Roy Huggins, LPC NCC, is a counselor in private practice who also directs Person-Centered Tech. Roy worked as a professional Web developer for 7 years before changing paths and makes it his mission to grow clinicians’ understanding of the Internet and other electronic communications mediums for the future of our practices and our professions.
Roy is an adjunct instructor at the Portland State University Counseling program where he teaches Ethics and is a member of the Zur Institute advisory board. He has acted as a subject matter expert on HIPAA, security, and clinical use of technology for Counseling licensure boards, and both state and national mental health professional organizations. He has co-authored or authored 2 book chapters, and he routinely consults with mental health colleagues on ethical and practical issues surrounding tech in clinical practice. He served for 5 years on the board of the Oregon Mental Health Counselors Association and then the Oregon Counseling Association as the Technology Committee Chair.
He really likes this stuff.
Eric Ström JD PhD LMHC is an attorney and Licensed Mental Health Counselor in Seattle, Washington. As an attorney, Eric provides legal counsel, consultation, and guidance to mental health professionals. Eric’s counseling practice is focused on providing counseling services to combat veterans as well as providing supervision and consultation to other clinicians. Eric currently serves on the American Mental Health Counselors Association Ethics Committee, and is the ethics advisor for the Washington Mental Health Counselors Association. Eric has taught a range of courses in counseling and professional ethics at a variety of graduate and undergraduate programs.
Eric earned a PhD in Counselor Education and Supervision at Oregon State University, a Master of Arts Degree in Counseling Psychology from the Northwest School of Professional Psychology at Argosy University Seattle, graduated cum laude from Wayne State University School of Law in Detroit Michigan, attended the Hague Academy of International Law in the Hague Netherlands, and received a Bachelor of Arts degree in Linguistics from the University of Michigan.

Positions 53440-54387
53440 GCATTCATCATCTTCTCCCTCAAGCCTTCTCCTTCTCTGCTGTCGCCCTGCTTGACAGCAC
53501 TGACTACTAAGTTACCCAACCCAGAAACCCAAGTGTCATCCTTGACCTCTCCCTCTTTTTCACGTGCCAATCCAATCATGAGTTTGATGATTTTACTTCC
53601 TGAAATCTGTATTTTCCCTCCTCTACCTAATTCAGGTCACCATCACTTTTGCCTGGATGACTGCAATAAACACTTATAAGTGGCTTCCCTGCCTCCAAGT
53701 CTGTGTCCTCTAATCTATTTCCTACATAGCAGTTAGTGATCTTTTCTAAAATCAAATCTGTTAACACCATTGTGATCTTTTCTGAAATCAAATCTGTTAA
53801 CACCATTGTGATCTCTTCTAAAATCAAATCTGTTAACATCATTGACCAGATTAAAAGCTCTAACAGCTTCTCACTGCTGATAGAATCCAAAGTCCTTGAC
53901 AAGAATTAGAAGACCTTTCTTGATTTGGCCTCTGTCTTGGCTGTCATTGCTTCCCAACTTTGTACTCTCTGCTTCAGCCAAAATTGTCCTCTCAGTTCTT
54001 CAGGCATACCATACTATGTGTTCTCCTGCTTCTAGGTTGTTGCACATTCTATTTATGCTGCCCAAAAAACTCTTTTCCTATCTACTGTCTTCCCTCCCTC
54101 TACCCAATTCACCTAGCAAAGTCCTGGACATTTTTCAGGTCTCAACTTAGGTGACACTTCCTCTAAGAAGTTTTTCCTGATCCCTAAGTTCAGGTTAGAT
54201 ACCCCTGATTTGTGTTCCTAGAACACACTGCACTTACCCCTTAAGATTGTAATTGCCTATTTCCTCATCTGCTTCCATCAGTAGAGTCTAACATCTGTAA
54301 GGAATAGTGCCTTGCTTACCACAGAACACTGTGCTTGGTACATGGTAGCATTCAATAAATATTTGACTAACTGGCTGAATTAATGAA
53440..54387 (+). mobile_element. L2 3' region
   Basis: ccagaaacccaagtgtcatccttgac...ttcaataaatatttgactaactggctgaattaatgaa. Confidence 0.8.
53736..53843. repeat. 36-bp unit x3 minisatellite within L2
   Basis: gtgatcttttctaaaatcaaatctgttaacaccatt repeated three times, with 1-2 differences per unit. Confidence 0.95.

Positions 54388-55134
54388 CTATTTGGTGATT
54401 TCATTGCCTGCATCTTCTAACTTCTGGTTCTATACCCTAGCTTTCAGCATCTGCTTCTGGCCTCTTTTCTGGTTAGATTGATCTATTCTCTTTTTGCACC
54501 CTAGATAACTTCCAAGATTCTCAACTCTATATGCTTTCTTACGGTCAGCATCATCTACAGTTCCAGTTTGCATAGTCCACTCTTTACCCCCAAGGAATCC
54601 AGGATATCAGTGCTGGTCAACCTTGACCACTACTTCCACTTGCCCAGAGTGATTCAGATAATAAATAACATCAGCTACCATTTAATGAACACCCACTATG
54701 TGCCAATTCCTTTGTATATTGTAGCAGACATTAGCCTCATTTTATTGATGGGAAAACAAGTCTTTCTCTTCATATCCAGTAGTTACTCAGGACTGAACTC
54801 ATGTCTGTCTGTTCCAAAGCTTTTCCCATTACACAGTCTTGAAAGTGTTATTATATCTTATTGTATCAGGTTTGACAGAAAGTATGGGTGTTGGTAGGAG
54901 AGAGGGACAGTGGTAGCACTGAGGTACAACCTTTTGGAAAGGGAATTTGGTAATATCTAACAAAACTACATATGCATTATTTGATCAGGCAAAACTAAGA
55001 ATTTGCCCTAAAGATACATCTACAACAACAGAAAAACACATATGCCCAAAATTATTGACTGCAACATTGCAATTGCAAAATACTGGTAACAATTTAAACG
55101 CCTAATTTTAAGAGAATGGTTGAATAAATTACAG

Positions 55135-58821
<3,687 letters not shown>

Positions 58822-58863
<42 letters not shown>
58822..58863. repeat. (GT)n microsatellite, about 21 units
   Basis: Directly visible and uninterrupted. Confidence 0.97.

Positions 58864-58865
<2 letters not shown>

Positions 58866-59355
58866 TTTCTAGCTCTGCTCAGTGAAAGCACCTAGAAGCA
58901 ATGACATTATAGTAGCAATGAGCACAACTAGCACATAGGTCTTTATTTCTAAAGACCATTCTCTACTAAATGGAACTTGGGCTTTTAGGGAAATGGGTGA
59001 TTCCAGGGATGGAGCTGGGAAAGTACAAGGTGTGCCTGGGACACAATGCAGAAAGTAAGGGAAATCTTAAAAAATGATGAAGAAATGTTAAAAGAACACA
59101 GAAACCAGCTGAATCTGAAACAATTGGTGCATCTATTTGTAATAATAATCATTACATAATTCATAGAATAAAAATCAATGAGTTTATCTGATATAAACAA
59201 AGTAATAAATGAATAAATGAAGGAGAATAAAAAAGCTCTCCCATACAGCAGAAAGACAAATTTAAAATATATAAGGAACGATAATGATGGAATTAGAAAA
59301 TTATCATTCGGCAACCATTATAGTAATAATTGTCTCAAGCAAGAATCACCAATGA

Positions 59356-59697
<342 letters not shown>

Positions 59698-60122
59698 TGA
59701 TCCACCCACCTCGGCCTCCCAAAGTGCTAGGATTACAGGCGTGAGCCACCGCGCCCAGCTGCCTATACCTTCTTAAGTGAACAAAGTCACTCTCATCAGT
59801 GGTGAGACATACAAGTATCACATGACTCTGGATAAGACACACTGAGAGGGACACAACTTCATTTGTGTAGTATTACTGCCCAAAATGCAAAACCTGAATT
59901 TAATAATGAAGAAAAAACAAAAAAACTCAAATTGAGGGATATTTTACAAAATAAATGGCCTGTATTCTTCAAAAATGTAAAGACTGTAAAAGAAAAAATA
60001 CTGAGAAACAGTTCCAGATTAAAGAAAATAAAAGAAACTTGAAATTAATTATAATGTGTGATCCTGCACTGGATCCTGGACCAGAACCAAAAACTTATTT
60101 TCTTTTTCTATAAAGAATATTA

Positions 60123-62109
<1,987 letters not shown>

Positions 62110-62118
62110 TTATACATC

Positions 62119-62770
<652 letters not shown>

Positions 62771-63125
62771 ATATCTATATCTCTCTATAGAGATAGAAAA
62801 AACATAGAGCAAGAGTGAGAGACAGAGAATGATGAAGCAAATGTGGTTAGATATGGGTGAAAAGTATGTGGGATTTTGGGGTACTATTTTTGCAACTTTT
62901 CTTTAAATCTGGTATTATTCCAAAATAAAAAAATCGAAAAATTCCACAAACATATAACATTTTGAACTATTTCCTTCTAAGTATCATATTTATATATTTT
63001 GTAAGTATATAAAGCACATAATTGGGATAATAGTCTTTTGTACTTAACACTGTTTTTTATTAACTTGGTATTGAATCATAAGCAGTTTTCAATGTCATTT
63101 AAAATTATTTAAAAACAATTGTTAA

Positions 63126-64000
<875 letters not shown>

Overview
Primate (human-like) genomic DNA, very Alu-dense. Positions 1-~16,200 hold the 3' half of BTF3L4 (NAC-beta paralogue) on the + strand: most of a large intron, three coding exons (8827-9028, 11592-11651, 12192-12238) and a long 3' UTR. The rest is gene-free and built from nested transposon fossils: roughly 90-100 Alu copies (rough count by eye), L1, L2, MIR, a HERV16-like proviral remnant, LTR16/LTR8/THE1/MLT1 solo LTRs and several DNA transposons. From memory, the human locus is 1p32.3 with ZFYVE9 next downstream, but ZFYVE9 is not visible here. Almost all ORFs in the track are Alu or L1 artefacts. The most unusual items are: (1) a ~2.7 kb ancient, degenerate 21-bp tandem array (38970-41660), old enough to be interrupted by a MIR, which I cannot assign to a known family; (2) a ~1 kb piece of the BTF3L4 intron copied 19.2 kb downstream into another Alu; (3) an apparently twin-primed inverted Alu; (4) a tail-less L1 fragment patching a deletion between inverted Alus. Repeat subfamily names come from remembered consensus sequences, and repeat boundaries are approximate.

Rob Reinhardt, LCHMCS, M.Ed., NCC has his own successful counseling practice and is CEO of Tame Your Practice. Known for his expertise in reviewing and recommending EHRs for therapists, Rob previously worked in Information Technology for over ten years and has lived around technology his entire life. With a comprehensive mix of technology, clinical, and business experience he can provide consultation and coaching regarding all facets of private practice.
Rob is the creator of Describe, the popular deck of cards and activities that can be used with individuals, families and groups of all ages. He is the author of the Guide to Choosing An EHR, and co-author of Private Practice Preparedness. He’s also co-host of the popular podcast, TherapyTech with Rob and Roy and a former column editor for Counseling Today, the professional magazine published by the American Counseling Association.
Rob is also a fan of board gaming, ultimate frisbee, travel, and quality time with his family.
Liath Dalton is PCT’s deputy director and a co-owner. Liath is especially passionate about helping therapists be resourced and supported in navigating the security compliance process and identifying the solutions and processes that meet the particular needs of their practices. Liath’s consultation area of expertise is focused on selecting the right combination of services and tech that not only meet the legal-ethical needs of mental health practices, but also the functionality, efficiency, and cost-effectiveness needs as well.
Accuracy, Utility, and Risks Statement: None.
Conflicts of Interest: None reported.
Commercial Support: Person Centered Tech Inc. is sponsoring this event and will give a brief commercial presentation during the break.